14 Products & associated requirements (1/2)
Product types S: “standard” I: “intermediate” R:”research”

15 Products & associated requirements (2/2)

16 Band set SNRs are for a 250m resolution
Grey cells indicate continuity / compatibility with MERIS and OLCI Last column is priority for the mission

17 Other requirements (1/2)

18 Other requirements (2/2)

19 OCAPI: preliminary mission elements
Observation of all ocean areas (open + coastal) on the Earth disk at a ~1h temporal resolution from a geostationary orbit (slightly inclined geosynchronous have been evaluated also) Step & stare concept 250m SSP 18 bands from 395 to 1020 nm (OLCI compatibility) High SNR required for ocean colour 1-km resolution) On-board calibration devices (solar diffusers) Other characteristics typical of what’s required for ocean colour (see IOCCG#13)

20 Orbit

21 International context
One mission has been launched in 2010: COMS-1 / GOCI from KARI/KORDI NASA includes GEO observations as one of its priorities, in the “Advanced plan for NASA’s Ocean Biology and Biogeochemistry Research, NASA, 2007”, and has the GeoCAPE mission proposal under investigation ESA : Geo OCULUS (R&D stage). Very high resolution for risk assessment. ISRO also considers the GEO orbit for future Earth observations missions (GEO-HR mission for risk monitoring / assessment) CNES is investigating the OCAPI mission proposal IOCCG has set up a working group on ocean color observations from the GEO orbit. This group has prepared an IOCCG monograph (report), to be published by mid 2012. The EC Implementation Group of the Marine Core Service : “GMES should allow for research and technological developments. In particular, the possibility of embarking new instruments with the potential to meet GMES needs should be considered. Wide Swath altimetry and geostationary ocean color are the two most important new technology development that will benefit the GMES MCS in the long run.”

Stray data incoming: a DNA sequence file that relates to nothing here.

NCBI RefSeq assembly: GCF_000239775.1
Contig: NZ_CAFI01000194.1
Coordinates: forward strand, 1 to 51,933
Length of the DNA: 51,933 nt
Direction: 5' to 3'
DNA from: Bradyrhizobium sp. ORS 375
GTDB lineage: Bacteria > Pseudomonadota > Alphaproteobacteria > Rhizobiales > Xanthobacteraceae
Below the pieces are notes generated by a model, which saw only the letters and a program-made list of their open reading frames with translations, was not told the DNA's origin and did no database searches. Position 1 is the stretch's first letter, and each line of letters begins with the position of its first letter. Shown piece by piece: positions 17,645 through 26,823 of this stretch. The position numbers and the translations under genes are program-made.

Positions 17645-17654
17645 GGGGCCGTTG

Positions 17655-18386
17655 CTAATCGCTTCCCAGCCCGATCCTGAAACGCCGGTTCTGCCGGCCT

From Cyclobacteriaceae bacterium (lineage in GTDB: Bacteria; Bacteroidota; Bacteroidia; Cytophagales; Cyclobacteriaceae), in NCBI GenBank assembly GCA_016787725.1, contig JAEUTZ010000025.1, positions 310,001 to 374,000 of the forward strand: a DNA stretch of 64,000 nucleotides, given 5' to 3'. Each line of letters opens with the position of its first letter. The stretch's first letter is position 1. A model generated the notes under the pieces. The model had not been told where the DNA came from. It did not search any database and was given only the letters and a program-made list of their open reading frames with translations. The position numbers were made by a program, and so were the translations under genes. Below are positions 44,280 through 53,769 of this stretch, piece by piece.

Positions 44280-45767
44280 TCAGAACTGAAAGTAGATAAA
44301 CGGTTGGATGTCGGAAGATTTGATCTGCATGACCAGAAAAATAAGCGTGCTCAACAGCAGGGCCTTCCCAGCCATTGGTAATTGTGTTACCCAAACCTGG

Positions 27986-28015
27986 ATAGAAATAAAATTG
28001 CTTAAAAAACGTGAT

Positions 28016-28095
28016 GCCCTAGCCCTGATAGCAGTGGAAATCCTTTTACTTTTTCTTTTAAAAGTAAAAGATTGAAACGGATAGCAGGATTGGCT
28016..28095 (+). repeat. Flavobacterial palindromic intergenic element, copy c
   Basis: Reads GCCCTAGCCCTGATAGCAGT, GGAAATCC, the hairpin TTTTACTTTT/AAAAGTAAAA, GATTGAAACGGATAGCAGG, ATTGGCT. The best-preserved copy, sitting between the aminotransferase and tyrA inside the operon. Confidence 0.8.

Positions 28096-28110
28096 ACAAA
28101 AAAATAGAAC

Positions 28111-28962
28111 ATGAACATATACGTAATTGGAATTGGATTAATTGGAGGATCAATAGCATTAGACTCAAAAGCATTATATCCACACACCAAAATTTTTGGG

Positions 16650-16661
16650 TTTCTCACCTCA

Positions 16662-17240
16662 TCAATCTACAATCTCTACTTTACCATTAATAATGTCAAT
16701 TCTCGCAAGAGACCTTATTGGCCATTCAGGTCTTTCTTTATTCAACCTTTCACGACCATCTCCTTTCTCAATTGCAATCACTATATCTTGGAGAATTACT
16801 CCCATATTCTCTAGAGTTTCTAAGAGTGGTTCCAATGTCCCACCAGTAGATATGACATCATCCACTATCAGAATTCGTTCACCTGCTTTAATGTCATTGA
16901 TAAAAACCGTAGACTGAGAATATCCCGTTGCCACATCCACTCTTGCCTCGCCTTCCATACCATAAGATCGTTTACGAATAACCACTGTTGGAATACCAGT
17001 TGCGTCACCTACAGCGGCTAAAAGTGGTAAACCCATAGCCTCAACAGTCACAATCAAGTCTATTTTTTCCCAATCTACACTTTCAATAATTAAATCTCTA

22 Soon available

23 Areas where we need more work